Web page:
"De bandits smart them. They park and wait on de police. They [the gunmen] come out de vehicle. They had on black [toques], bulletproof vests strapped with magazines and Timberland [boots] and camouflage clothes. Well armed. They fire over 100 rounds on them [the police]. Rapid, rapid. The police had no chance to fire back. So when they done fire, they walk back peacefully in they car. The police [backup] now coming up de Front Road and pass de [escaping] bandits. After de bandits done left, they [the ambushed cops] start firing back," recounted one eyewitness.

That same man told Stabroek News he saw two injured cops, one of whom he identified as Merai.

"It was so much ammunition that they dropping, dropping, dropping.

"They [the gunmen] pack magazine pon magazine and then de short one now, he going towards de the street [but] de other three call he, `Allez, allez!' [meaning (Let's) go, go!] They talk to he in French and he come back and go in de car. It is not none of the escapees... To me they look like deportees," the man said.

During the shootout, residents of one apartment on Pineapple Street were rudely awakened by bullets whizzing past them. They had to drop to the floor to cover from bullets that had penetrated the walls of their homes. One of the persons who was forced to shelter was an 89-year-old woman.

James Fraser, the chief security officer at Transport and Harbours Department (T&HD), told this newspaper yesterday that he and his wife, Joycelyn were lying in bed at about 5:30 am when the shooting began. It was in front of their home that the police vehicle crashed into the lamp post.

"After I hear this gunshot, Paddai, paddai, paddai! I just decide to pull her [his wife] under the bed. It was constant gunshot. We didn't know what was taking place, whether it was bandits or police. Not until I get up back and peep down, I saw the policemen taking shelter here [outside the southern corner of his house]. About four taking shelter under here. They holler, `Police!'," Fraser said.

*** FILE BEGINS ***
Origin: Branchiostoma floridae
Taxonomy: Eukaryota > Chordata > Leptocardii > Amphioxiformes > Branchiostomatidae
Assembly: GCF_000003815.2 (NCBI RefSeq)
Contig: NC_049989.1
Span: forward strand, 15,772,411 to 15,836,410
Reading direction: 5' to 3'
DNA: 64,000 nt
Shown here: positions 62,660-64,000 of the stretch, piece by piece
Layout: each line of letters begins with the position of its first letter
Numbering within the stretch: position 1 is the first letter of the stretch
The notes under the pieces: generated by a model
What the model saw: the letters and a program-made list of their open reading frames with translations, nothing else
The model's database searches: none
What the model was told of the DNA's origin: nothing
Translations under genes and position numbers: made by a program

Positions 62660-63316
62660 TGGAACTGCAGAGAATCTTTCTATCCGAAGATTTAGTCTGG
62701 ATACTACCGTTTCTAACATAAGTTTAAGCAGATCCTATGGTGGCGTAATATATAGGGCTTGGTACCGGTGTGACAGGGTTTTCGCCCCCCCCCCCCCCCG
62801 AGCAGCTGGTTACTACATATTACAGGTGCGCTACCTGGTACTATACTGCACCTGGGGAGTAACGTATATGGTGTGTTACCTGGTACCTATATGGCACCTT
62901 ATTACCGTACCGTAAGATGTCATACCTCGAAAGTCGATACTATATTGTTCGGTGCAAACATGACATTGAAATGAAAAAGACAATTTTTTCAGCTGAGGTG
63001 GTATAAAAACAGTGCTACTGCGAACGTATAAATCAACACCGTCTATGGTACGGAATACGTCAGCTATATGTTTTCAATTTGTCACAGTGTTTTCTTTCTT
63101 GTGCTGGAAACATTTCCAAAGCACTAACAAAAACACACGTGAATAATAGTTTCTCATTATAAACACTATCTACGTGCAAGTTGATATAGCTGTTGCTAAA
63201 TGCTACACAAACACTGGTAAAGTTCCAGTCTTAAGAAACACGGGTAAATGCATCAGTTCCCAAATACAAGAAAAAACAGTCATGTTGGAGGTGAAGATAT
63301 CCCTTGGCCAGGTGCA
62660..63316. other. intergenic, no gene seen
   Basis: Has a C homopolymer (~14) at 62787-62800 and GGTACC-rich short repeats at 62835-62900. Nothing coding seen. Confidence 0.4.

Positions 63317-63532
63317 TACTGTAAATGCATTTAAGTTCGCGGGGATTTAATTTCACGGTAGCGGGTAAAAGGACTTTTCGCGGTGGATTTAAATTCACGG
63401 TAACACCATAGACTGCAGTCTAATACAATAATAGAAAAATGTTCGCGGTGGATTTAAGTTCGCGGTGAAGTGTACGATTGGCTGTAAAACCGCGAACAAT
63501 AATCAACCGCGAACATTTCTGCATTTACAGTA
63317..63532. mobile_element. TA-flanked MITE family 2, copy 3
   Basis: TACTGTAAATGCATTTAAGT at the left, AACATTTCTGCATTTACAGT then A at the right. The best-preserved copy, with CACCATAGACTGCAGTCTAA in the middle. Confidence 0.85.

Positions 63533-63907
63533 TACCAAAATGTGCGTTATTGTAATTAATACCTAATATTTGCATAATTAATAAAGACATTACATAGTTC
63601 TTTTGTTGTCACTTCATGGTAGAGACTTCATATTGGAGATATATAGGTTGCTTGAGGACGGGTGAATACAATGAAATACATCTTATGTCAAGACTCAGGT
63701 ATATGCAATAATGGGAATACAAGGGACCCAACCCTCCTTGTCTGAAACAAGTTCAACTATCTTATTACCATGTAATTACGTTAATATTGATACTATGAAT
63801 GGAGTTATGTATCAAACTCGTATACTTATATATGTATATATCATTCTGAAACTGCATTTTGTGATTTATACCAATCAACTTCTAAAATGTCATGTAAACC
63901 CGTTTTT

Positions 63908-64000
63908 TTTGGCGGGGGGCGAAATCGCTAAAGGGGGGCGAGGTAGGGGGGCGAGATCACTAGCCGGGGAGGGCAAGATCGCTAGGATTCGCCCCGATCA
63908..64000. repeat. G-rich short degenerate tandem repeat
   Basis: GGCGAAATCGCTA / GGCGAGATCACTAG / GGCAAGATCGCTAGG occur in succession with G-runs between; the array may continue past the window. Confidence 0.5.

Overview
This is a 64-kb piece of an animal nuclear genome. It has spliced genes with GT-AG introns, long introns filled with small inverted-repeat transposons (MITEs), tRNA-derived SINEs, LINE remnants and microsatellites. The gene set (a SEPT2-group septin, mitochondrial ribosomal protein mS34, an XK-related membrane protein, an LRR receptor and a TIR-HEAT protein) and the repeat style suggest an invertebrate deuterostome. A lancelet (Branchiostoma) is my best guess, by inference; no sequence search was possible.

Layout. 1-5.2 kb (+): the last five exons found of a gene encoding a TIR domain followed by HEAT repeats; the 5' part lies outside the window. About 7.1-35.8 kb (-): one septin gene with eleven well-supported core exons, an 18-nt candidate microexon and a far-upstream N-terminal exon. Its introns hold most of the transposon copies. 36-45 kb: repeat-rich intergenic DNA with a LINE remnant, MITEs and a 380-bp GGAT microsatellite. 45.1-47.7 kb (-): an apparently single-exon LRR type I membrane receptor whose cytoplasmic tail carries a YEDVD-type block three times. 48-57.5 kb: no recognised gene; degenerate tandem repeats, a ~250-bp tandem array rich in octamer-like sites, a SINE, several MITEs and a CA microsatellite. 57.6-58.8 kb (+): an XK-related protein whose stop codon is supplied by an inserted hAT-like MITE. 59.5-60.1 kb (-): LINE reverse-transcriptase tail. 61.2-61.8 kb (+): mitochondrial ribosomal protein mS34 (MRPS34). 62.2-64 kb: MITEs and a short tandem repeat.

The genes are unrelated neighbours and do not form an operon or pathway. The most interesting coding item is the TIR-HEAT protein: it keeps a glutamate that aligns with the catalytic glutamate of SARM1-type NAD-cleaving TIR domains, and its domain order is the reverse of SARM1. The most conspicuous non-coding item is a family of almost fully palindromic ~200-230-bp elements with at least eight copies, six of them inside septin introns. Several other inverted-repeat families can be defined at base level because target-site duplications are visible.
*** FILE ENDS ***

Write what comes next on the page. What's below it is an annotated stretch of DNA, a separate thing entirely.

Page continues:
The front windows of his home were shattered by bullets, while the lower concrete walls at the south and northern sides were pierced. Fraser's wife said she was lucky not to have been in the yard, as is usual for her early in the mornings, or she could have been injured or killed.

Another resident said that just before the shooting, he saw the police chasing the gunmen's car north along Pineapple Street.

"The police were chasing some bandits and the guys fired back on them. The policeman [who was driving] like he get confused and crashed into the lantern post," the resident reported.

According to that eyewitness, at one point both parties were shooting at each other. The shooting lasted for about five minutes.

"We had to duck, because shots firing all over the place. When I came outside, the police were hiding in the bushes. I saw only two of them," the resident told Stabroek News.

A woman said that after the shooting ceased, she peeked out and saw four, well-dressed young men, speaking some foreign language. They were taunting the police, she said, seeking a confrontation.

She claimed that one of the gunmen was walking towards the vehicle, but was called back. "They just stamp off they shoes, flick they gun and go in de car and drive away," the woman told Stabroek News.

Some two hours after the incident, a police tow truck managed to pull the crashed vehicle from where it was lodged against the lamp post. By midmorning, a crew from the Guyana Power and Light Inc was replacing the damaged pole.